Notley shouldn't poke fun at the 1990s - she should learn from the decade
Mark Milke, Calgary Herald, March 17 2018, A12
Premier Rachel Notley has a habit of making fake claims about the 1990s, the decade when her party was in the electoral wilderness.
Thus, just last week, the premier offered this quip: "The 1990s are calling and they want their ridiculous ideas back."
The remark was directed at Opposition Leader Jason Kenney and his preference for tax policy that harkens back to a less costly era. Given that I authored a submission for the 1998 Alberta tax review committee on the virtues of a single tax rate, an idea implemented in 2001, I too might be accused of nostalgia.
But for good reason: The premier's reflexive criticisms of 1990s-era policies, and of the single tax, which her government killed in 2015, are both misguided. As an example, ponder Notley's oft-expressed notion the single rate tax was not progressive.
To understand the error, recall that in 2014, the basic provincial personal exemption was $17,787, with income above that taxed at a flat 10 per cent. To keep it simple, skip possible deductions and credits, and consider how someone earning $15,000 paid nothing in provincial income tax.
Now look at the percentage of income paid in provincial income tax above the exemption level at the time: At $25,000, 2.9 per cent; at $50,000, 6.4 per cent, and at $75,000 and $100,000, 7.6 and 8.2 per cent respectively.
My point: The existence of a basic exemption means that the higher the income, the greater proportion of income paid in tax. It doesn't matter if the system has one bracket, or 10 for that matter. There's a word for that: progressive.
Granted, the single rate tax trod lightly on extra hours worked, success and entrepreneurs. But some of us think that was a great idea.
Here are some other terrific 1990s-era ideas: Balanced budgets. When Ralph Klein's government began to reduce spending in 1993, it was in response to debt interest that deeply cut into Alberta's ability to fund core government programs.
For example, in 1993, debt interest was equivalent to 33 per cent of health-care spending, 36 per cent of education expenditures and 75 per cent of social services spending.
When Klein left office in 2006, debt interest was equivalent to three per cent of the health-care budget, four per cent of education expenditures and nine per cent of the money for social services. Much of that progress on sensible spending occurred in the 1990s.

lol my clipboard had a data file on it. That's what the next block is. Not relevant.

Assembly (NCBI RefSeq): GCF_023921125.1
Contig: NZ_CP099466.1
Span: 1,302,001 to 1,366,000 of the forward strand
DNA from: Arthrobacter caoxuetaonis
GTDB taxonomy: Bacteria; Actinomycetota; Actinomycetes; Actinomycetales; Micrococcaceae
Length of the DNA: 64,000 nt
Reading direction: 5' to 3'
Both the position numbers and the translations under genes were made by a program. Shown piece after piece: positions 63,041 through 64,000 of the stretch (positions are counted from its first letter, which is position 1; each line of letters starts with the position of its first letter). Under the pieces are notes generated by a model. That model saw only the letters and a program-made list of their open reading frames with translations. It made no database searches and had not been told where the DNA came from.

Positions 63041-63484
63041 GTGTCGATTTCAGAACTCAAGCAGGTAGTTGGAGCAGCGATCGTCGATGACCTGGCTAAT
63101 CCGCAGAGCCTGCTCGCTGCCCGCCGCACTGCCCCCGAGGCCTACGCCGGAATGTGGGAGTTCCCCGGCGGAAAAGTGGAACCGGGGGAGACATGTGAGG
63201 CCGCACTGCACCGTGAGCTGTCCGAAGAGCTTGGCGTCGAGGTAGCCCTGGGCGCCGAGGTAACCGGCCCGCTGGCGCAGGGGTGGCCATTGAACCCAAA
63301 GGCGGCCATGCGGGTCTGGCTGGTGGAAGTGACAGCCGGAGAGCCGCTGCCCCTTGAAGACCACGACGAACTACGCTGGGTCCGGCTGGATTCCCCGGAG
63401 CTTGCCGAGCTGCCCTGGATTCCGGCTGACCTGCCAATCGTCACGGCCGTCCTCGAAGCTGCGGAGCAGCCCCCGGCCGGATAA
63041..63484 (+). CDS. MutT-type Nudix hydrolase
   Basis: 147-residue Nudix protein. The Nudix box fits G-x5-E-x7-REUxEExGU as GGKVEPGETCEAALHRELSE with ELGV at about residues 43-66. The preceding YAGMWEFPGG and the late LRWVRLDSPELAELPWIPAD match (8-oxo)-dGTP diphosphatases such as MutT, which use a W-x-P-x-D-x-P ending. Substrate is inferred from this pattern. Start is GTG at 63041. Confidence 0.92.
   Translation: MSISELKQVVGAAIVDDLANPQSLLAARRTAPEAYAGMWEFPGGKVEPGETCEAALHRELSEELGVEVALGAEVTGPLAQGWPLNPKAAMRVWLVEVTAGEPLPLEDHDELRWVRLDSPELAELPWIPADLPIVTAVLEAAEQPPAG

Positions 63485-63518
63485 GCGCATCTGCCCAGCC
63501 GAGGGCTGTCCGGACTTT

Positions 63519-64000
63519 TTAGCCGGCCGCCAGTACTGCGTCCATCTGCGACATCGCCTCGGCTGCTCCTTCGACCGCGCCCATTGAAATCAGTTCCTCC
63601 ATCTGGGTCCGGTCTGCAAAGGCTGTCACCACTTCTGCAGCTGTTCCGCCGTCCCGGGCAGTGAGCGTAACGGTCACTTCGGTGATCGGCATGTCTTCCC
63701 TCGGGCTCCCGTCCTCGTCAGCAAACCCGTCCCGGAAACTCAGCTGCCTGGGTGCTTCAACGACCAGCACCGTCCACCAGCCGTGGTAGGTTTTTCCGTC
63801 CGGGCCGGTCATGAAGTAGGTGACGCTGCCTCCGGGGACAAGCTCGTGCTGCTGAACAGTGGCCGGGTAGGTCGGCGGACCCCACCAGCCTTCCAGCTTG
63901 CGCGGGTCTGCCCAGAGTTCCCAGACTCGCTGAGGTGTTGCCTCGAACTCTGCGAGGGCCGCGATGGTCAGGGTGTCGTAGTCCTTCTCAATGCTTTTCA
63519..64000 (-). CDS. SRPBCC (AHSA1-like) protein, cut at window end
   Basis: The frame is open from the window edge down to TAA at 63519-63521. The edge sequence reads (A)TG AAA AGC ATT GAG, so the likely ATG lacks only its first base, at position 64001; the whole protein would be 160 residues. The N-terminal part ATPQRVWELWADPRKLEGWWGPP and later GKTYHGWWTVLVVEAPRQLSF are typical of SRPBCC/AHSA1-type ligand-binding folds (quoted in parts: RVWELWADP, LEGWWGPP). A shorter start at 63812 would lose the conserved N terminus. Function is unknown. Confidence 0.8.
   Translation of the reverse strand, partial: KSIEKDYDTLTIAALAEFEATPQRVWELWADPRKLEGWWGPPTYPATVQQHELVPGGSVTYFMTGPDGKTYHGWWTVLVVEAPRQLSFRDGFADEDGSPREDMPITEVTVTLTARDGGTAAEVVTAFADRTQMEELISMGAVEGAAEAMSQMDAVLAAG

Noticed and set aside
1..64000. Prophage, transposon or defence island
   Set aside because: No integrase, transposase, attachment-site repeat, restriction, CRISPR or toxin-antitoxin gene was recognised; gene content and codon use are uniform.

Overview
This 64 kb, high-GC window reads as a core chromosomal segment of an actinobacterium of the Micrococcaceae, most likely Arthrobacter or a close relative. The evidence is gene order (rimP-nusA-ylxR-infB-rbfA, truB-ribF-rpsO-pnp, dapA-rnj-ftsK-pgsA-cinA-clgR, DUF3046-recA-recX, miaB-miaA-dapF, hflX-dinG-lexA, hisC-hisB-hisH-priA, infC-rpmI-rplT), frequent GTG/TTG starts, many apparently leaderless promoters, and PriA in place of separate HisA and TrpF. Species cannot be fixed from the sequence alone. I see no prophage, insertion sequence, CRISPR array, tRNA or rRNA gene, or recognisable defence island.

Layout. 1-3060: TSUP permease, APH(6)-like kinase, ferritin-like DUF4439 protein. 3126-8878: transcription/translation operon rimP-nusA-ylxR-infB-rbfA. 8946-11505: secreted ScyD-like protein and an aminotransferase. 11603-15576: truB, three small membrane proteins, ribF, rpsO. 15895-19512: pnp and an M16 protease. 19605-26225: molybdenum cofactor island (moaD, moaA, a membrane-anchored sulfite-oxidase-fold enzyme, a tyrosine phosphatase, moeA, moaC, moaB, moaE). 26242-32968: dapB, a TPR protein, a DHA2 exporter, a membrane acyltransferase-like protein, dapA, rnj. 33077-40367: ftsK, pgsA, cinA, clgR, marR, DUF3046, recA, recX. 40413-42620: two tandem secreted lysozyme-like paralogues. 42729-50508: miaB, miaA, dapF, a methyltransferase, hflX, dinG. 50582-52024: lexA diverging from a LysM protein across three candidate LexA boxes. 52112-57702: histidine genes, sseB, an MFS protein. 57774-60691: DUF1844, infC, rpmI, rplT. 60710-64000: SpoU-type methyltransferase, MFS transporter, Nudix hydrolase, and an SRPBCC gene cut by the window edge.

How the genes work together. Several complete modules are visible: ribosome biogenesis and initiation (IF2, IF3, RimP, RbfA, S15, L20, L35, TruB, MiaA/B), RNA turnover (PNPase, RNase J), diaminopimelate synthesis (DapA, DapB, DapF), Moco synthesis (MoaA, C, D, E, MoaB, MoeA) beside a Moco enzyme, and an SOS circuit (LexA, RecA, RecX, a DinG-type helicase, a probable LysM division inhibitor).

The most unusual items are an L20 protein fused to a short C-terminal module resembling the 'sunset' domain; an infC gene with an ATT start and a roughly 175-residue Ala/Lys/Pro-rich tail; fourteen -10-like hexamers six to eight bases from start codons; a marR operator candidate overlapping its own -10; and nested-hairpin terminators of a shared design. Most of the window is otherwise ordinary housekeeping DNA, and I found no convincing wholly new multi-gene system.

Another superb idea: Ending corporate welfare. Similar to NDP government policy today, 1980s-era Alberta premiers attempted to diversify the economy with massive government subsidies. After failed loan guarantees to businesses cost the province's taxpayers $2.4 billion by the early 1990s, the Klein government finally killed off most corporate welfare in practice after 1993, and in policy, by 1996.
Another fruitful strategy is debt reduction.
By 2005, one year before Ralph Klein retired, Alberta's entire provincial debt was paid off. That allowed for resource revenue to again be deposited into the Alberta Heritage Savings Trust Fund. That resulted from 1990s-era prudence that Notley now derides as ridiculous.
In elections, much of the public responded favourably to 1990s-era policy. This was evident in 1993: The only party that opposed budget prudence, the NDP, lost all of its 16 seats. The PCs won 51 (down eight) and the Liberals snagged 32 (up by 24). In 1997, the Klein government, after four years of reform and spending reductions, was elected with 63 seats, the Liberals with 18 and the NDP with just two.
Economically, Alberta did just fine in the 1990s. Between 1993 and 2000 inclusive, Alberta's economic growth outpaced the national average in six of eight years. Alberta created nearly 15 per cent of the jobs in Canada, even though Alberta's population was never higher than 9.8 per cent of the country's population.
The premier can continue to offer up anti-reality claims about the 1990s. It won't make them accurate.
Photo credit: Postmedia